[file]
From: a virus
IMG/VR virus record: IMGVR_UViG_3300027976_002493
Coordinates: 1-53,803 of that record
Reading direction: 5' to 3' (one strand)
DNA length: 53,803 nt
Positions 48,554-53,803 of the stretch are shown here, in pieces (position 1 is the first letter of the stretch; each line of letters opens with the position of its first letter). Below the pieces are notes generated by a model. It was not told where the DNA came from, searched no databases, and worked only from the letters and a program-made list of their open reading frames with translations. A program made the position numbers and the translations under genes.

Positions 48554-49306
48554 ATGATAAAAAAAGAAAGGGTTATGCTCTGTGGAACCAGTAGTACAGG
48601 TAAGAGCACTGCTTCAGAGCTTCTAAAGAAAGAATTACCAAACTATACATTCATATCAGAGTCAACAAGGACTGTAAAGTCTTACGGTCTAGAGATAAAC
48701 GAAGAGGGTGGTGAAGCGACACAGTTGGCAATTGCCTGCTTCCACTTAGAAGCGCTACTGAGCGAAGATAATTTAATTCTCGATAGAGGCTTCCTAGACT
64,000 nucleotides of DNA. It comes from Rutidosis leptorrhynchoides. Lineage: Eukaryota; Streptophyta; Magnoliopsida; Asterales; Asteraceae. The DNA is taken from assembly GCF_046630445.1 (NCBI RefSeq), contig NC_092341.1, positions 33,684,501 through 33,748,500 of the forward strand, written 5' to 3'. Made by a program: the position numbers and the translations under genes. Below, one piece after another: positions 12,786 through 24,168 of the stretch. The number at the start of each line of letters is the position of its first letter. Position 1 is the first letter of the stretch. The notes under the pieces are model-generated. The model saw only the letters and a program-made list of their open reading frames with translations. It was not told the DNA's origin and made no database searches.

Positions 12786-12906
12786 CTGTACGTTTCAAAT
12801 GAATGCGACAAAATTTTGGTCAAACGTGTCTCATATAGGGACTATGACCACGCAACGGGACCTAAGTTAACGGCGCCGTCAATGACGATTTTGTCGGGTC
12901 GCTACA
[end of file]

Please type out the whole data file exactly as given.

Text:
From: a virus
IMG/VR virus record: IMGVR_UViG_3300027976_002493
Coordinates: 1-53,803 of that record
Reading direction: 5' to 3' (one strand)
DNA length: 53,803 nt
Positions 48,554-53,803 of the stretch are shown here, in pieces (position 1 is the first letter of the stretch; each line of letters opens with the position of its first letter). Below the pieces are notes generated by a model. It was not told where the DNA came from, searched no databases, and worked only from the letters and a program-made list of their open reading frames with translations. A program made the position numbers and the translations under genes.

Positions 48554-49306
48554 ATGATAAAAAAAGAAAGGGTTATGCTCTGTGGAACCAGTAGTACAGG
48601 TAAGAGCACTGCTTCAGAGCTTCTAAAGAAAGAATTACCAAACTATACATTCATATCAGAGTCAACAAGGACTGTAAAGTCTTACGGTCTAGAGATAAAC
48701 GAAGAGGGTGGTGAAGCGACACAGTTGGCAATTGCCTGCTTCCACTTAGAAGCGCTACTGAGCGAAGATAATTTAATTCTCGATAGAGGCTTCCTAGACT
64,000 nucleotides of DNA. It comes from Rutidosis leptorrhynchoides. Lineage: Eukaryota; Streptophyta; Magnoliopsida; Asterales; Asteraceae. The DNA is taken from assembly GCF_046630445.1 (NCBI RefSeq), contig NC_092341.1, positions 33,684,501 through 33,748,500 of the forward strand, written 5' to 3'. Made by a program: the position numbers and the translations under genes. Below, one piece after another: positions 12,786 through 24,168 of the stretch. The number at the start of each line of letters is the position of its first letter. Position 1 is the first letter of the stretch. The notes under the pieces are model-generated. The model saw only the letters and a program-made list of their open reading frames with translations. It was not told the DNA's origin and made no database searches.

Positions 12786-12906
12786 CTGTACGTTTCAAAT
12801 GAATGCGACAAAATTTTGGTCAAACGTGTCTCATATAGGGACTATGACCACGCAACGGGACCTAAGTTAACGGCGCCGTCAATGACGATTTTGTCGGGTC
12901 GCTACA